Eastern Gorillas donít have a large amount of interactions with other creatures which is odd considering that they live in the forest which is a heavily diverse area. The main reason gorillas donít have many interactions with other organisms is because they very much keep to themselves. If a bird flies by they might look up or roar if it surprises them, if a reptile wanders around itíll look at it but thatís about it, if another mammal is around it will make eye contact or maybe just look then look away. The only non-primate organism that gets any attention is the insects and that is because the gorillas are eating them. There have been some cases of leopards predating young gorillas but, it is highly uncommon. Gorillas largely keep to themselves but, when it comes to other primates especially other gorillas itís a whole different story.

Eastern Gorillas are highly social and travel in groups called troops that are led by a dominant silverback male. These troops consist of a dominant silverback, a few females, and some young males who are usually offspring. Eastern Lowland and Mountain Gorilla troop sizes average around 9-10 gorillas. These troops travel together and are led, protected, and directed y the dominant silverback. Sometimes there will be troops led by multiple males but that is highly uncommon since the males are very protective of those around them. These groups are nonterritorial and the silverback will always defend his troop over his territory. The relationships among females are relatively weak since their main objective is to find other males to mate with.

In Eastern Lowland Gorillas the male leaves the natal group when mature and attracts females to him and when a dominant silverback dies the troop will search for a new leader as they often donít have any mature males in their group. Mountain Gorillas have a similar social structure to that of the Eastern lowland Gorilla in the way that the females leave the group and find males and some males become solitary and attract females when theyíre mature, they do almost everything else differently. The majority of male Mountain Gorillas stay within their group and are either allowed to mate with females or await their turn to take over when the silverback dies. If there is only one silverback in the group the females disperse and find new males when he dies. This often leads to infanticide in order to keep the young from being predated by leopards. In some unstable groups the young will be killed by the new dominant silverback as a reproduction strategy. When the female dies in a group the male will take care of them and do all the things the female would including allowing them to sleep in their nest.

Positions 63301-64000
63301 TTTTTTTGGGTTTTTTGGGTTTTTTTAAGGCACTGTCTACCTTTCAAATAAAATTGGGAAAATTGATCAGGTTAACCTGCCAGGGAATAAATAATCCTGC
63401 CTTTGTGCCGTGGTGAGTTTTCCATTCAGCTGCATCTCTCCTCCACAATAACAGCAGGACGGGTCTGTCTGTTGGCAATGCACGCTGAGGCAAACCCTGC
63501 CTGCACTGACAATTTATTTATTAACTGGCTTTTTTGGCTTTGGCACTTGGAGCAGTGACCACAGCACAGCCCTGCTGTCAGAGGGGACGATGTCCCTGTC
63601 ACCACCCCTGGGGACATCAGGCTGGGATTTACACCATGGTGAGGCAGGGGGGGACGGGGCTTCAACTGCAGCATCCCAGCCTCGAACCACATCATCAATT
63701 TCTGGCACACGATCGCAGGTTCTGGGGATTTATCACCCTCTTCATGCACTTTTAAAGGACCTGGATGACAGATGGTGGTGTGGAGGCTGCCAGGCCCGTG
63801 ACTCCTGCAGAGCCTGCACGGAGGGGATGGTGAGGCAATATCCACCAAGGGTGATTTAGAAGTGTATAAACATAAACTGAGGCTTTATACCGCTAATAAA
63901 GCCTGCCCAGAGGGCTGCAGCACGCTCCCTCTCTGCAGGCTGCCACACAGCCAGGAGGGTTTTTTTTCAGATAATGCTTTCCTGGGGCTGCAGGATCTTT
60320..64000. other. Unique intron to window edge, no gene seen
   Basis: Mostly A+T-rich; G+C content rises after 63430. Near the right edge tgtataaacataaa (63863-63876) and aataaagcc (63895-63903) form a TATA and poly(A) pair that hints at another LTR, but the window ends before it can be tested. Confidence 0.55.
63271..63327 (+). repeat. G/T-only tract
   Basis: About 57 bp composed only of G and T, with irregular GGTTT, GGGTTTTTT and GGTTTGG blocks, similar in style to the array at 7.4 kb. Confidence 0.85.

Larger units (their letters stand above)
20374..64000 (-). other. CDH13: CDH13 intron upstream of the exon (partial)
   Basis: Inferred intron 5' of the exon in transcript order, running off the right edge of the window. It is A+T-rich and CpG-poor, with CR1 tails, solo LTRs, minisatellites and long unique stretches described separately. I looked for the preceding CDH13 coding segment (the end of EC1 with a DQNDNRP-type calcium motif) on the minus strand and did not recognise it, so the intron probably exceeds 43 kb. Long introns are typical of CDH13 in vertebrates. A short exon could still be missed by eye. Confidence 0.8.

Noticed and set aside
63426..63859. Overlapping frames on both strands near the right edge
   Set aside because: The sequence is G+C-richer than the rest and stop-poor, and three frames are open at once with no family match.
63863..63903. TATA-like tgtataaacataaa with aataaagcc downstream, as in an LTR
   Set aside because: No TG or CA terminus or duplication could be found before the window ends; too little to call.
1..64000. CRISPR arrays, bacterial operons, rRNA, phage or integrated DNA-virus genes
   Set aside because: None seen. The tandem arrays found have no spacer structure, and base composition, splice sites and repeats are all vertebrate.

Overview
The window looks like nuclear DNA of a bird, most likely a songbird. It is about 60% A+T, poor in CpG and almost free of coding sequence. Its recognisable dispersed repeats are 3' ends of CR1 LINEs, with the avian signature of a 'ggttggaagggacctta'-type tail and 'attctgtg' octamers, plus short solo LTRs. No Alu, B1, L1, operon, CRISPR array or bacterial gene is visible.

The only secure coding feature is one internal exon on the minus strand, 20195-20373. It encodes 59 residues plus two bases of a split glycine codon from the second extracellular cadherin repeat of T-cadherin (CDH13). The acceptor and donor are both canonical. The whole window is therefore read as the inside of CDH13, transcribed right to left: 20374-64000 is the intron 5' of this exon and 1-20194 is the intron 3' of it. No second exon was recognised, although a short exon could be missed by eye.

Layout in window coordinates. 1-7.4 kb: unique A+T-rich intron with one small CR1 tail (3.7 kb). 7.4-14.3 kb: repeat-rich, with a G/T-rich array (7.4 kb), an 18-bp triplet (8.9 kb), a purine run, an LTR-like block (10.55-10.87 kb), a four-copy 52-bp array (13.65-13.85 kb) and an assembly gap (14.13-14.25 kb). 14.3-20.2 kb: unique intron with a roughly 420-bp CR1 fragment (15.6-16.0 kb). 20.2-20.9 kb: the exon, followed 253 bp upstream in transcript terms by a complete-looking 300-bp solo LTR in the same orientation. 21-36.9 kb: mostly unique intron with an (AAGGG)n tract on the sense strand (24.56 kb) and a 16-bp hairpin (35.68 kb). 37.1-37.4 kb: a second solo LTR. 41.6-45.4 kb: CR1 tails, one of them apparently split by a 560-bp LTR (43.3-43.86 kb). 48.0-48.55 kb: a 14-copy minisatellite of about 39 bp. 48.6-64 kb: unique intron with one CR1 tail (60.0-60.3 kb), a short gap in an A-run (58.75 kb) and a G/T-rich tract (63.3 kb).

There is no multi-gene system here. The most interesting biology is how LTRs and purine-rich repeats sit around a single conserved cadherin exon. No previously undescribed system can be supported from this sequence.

Eastern Gorillas communicate in a variety of ways whether it is through physical movement or actual vocal sounds. Their communication is very similar to that of humans in terms of facial expressions. While they donít have a distinct language there are certain things that are standard such as certain grunts or movement used for mating that are covered in the reproduction section of this webpage. There can be whimpers and whines during infancy and copulation, a deep purr during a period of relaxation, loud grunts and barks when signifying the whereabouts of others or giving directions, and loud whoops with chest beating when signaling danger or trying to scare away creatures. Eastern Gorillas are very peaceful and gentle but can become hostile quickly if given the wrong signal such as direct eye contact which is seen as a direct threat and a a sign of aggression.

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